1. Duran & Johnson – ColdTowne Cagematch Finals 2013

These two guys were students of mine (kind of not really). These two guys performed to a packed house at the ColdTowne Cagematch Finals — the culmination of a two-month-long tournament. I was nervous for these two guys, because this was their first big show, and I while I knew them to be smart and talented, I didn’t know if they could bring it. Because bringing it is difficult. Especially if you’re new, nervous, and in your head.

Duran & Johnson winning the Cagematch competition with a near-perfect show.

Duran & Johnson winning the Cagematch competition with a near-perfect show.

But they surely brought it. Oh yes, I sat in the front row and heaved with laughter. What stood out, even among the myriad wonderful things these two guys created that night, was their thoughtfulness. It was clear, even to the untrained eye I imagine, that Duran was thinking about what Johnson was doing, while Johnson was also thinking about what Duran was doing.

Thinking isn’t a bad thing in improv, if you’re willing to slow down.

Honorable Mentions

The above list isn’t in hierarchical order. Duran & Johnson’s show, for example, wasn’t “four spots better” than the Frank Mills. These simply are the five improv shows —of a couple hundred I’ve probably seen — that stand out the most. But there are others who are nipping at their heels…

• The Starborn
This is “character improv,” where the two improvisers — Mia Iseman and Ryan Austin — play the same characters every time. In this case, two aliens visiting Earth with the intention of blowing it up, but not before doing a bunch of audience-interactive improv. They wear elaborate costumes. They have elaborate tech. And the Starborn is clearly the most interesting improv project I saw last year. Very, very good. (And the fact they have only 104 Facebook ‘likes’ is a travesty.)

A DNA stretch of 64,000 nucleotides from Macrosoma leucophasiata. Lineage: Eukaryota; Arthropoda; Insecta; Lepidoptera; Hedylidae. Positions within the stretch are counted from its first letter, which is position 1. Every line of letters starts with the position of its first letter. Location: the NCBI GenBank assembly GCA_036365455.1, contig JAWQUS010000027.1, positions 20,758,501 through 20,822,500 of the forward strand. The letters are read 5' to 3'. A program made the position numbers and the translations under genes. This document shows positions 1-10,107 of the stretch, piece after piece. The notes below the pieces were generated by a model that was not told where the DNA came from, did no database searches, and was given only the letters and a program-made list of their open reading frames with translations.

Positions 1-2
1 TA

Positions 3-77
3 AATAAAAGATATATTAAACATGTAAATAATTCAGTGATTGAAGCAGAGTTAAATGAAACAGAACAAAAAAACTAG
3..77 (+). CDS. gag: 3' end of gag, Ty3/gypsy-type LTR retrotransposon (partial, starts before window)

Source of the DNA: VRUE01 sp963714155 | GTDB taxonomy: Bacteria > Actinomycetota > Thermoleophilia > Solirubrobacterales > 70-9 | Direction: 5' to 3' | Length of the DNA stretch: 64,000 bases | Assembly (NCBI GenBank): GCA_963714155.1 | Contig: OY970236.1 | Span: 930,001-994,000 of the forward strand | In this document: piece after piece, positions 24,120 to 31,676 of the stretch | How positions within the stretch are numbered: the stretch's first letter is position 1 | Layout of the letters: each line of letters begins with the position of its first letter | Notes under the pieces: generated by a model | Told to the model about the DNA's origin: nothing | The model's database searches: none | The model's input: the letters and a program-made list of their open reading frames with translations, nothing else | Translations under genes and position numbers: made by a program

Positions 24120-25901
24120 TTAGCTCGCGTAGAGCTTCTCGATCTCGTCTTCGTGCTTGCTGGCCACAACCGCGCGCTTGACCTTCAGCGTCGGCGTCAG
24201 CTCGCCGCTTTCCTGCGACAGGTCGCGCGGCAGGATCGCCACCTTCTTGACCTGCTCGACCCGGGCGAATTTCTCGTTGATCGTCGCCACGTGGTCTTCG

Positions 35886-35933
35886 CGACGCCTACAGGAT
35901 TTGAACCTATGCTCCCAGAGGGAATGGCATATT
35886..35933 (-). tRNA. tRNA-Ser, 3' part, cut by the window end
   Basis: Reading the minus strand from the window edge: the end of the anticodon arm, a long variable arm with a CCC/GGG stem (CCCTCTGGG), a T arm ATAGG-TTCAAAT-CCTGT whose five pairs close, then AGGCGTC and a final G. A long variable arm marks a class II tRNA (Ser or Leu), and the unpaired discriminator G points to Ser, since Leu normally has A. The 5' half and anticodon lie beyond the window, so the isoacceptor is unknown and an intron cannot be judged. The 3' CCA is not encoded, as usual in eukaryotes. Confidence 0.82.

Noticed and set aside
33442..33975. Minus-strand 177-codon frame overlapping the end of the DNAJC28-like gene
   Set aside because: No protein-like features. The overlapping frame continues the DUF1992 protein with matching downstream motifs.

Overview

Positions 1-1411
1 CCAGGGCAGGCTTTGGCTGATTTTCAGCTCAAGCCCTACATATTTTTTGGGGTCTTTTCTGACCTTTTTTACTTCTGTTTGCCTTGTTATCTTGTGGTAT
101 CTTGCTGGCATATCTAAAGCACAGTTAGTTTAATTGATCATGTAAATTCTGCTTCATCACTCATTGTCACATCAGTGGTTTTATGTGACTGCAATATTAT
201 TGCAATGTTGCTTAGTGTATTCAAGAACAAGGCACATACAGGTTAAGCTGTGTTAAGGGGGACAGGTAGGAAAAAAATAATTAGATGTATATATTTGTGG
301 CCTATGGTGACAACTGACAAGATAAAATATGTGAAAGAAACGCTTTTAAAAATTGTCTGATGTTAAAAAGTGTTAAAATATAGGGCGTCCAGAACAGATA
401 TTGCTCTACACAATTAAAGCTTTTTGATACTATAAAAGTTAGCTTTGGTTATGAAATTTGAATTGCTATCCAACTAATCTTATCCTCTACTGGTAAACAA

Ryan and Mia, as naughty aliens with German accents come to destroy us all!

Ryan and Mia, as naughty aliens with German accents come to destroy us all!

• Austin Secrets – opening night show, 2012
This show, produced almost every year by the Hideout, might go anywhere: sad, hilarious, disturbing, in-your-face, despair, unabashed delight, etc. It’s a show based on real like peoples’ real-life secrets, so the show naturally runs the emotional gamut. On opening night a couple of years ago (my first time to see the show) I ended up bawling like a child — the only time I’ve done that at an improv show. Three minutes later, I was howling in laughter, in no small part because of the tension release it offered.

• Midnight Society – random show 2013
Midnight Society, which contains about 32 guys (read five), performs every week at ColdTowne. And, despite not attending every performance, I’m willing to bet they always bring it. Because I’ve never seen them — the half dozen times I’ve been in their audience — do anything other than high-energy, smart improv. These are five comedy dudes, and as such, they usually know precisely what to do to earn a roar. They earn lots of roars.